Consider corn. In the mid-1990’s when Monsanto first entered the seed business in that crop, 90 percent of hybrids were produced from male and female plants of largely U.S. origin. The commercial gene pool was relatively narrow, using less than 10 percent of the global corn gene pool. Since then, however, a combination of advances – in molecular breeding techniques, the use of DNA markers, computing and more — have enabled us to incorporate ex-U.S. strains of corn into our own. As a result, the majority of our new corn hybrids today contain genes from “foreign” corn — varieties grown in Mexico, Brazil, Argentina, Asia, and Europe.


We are, in short, using more of corn’s global gene pool – and dramatically expanding the genetic diversity in farmers’ fields.

With biotechnology, we can add even more genetic diversity by incorporating foreign genes from other plants and microbes. A leading U.S. corn hybrid that contains the SmartStax® trait package, for example, introduces eight such genes into the crop. These genes and others provide protection against insects, weeds and drought. Within a decade, corn hybrids may contain 20 to 30 of these new, helpful GMO traits.

A few more points relating to the impact of GMOs on genetic diversity:

  • Farmers are acutely aware of the importance of diversifying their plantings. When growing corn, U.S. farmers typically plant four to seven different hybrids to manage field variability, disease and insect resistance, and harvest dates.

Skeptical? In 2010, the National Research Council (NRC) released a comprehensive assessment of the effect of GM crop adoption on farm sustainability in the United States.  The NRC is the operating arm of the National Academy of Sciences and the National Academy of Engineering, which in turn are made up of some of the top scientists and engineers in the country. Among the report’s conclusions:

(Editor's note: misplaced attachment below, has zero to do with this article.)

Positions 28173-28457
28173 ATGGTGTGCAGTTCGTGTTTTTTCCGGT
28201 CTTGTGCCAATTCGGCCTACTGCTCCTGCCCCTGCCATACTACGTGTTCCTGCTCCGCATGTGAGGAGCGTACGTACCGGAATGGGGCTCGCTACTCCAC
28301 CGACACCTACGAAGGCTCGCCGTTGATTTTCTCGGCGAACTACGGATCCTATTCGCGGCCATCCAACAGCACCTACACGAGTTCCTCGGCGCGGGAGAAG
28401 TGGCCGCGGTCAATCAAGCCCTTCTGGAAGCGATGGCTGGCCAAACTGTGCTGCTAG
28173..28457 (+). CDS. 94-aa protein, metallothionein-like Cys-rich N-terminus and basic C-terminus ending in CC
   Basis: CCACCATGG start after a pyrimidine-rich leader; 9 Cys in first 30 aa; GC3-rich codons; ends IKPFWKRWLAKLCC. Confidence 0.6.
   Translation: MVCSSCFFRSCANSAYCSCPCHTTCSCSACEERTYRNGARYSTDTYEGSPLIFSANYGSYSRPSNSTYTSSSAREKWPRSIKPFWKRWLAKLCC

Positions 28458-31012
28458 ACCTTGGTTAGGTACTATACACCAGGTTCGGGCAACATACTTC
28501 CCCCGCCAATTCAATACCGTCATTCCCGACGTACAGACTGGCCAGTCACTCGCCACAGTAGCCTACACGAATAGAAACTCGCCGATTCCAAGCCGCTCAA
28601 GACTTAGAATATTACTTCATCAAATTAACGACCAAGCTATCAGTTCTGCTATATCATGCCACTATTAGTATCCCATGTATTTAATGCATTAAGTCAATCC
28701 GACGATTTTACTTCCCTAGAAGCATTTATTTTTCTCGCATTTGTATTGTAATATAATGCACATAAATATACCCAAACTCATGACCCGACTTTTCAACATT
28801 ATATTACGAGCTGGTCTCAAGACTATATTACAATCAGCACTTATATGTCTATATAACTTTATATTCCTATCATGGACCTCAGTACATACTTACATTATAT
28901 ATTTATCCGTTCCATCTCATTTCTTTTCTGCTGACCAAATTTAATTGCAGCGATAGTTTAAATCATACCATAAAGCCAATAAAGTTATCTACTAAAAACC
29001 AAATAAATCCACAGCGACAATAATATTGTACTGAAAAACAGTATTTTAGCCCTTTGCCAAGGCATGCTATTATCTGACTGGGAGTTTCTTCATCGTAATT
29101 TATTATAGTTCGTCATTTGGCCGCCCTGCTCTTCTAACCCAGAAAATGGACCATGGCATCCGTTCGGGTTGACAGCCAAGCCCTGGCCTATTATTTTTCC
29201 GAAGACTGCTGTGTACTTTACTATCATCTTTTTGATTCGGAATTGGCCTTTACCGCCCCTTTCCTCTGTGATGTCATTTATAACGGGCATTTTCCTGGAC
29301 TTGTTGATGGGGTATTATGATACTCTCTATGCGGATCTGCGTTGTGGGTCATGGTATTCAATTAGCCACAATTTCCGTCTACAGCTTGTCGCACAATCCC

Generally, GE crops have had fewer adverse effects on the environment than non-GE crops produced conventionally. The use of pesticides with toxicity to non-target organisms or with greater persistence in soil and waterways has typically been lower in GE fields than in non-GE, nonorganic fields.

In short, the allegation that GMOs foster vulnerable monocultures is false. The truth is that GMOs are making both our crops and our farms more biodiverse – and more sustainable.

The Future — As recently as the mid-1990s, Hawaiian papayas were on the verge of extinction from a viral disease.  What saved them? As this New York Times story reports, a GMO variety that resists the virus that was annihilating it.

Now the banana is threatened by a soil fungus called “Panama Disease” or, alternatively, “Fusarium Wilt”. What could save it? A GMO variety that resists that fungus.

Likewise, the U.S. citrus industry is facing a looming crisis of “citrus greening.” What could save it? As this New York Times story reports, a GMO variety of oranges that resists the bacteria that destroys it.

In all these cases, biotechnology provides solutions to problems fostered by monocultures – solutions that would enable us to keep using these crops to nourish millions of people and support the livelihoods of large numbers of farmers. And in the near future, the increased utilization of data science and precision AG tools based on satellite imagery, drones, robotics and sensors will provide additional ways to manage and enhance monoculture production.

Should we turn our backs on these solutions because some critics oppose monocultures, when those monocultures are a product of agricultural methods that have fed more people better than ever before and have helped create our increasingly prosperous modern world?

And should we turn our back on those solutions when they actually increase – not decrease – the genetic diversity in our environment?

The answer speaks for itself.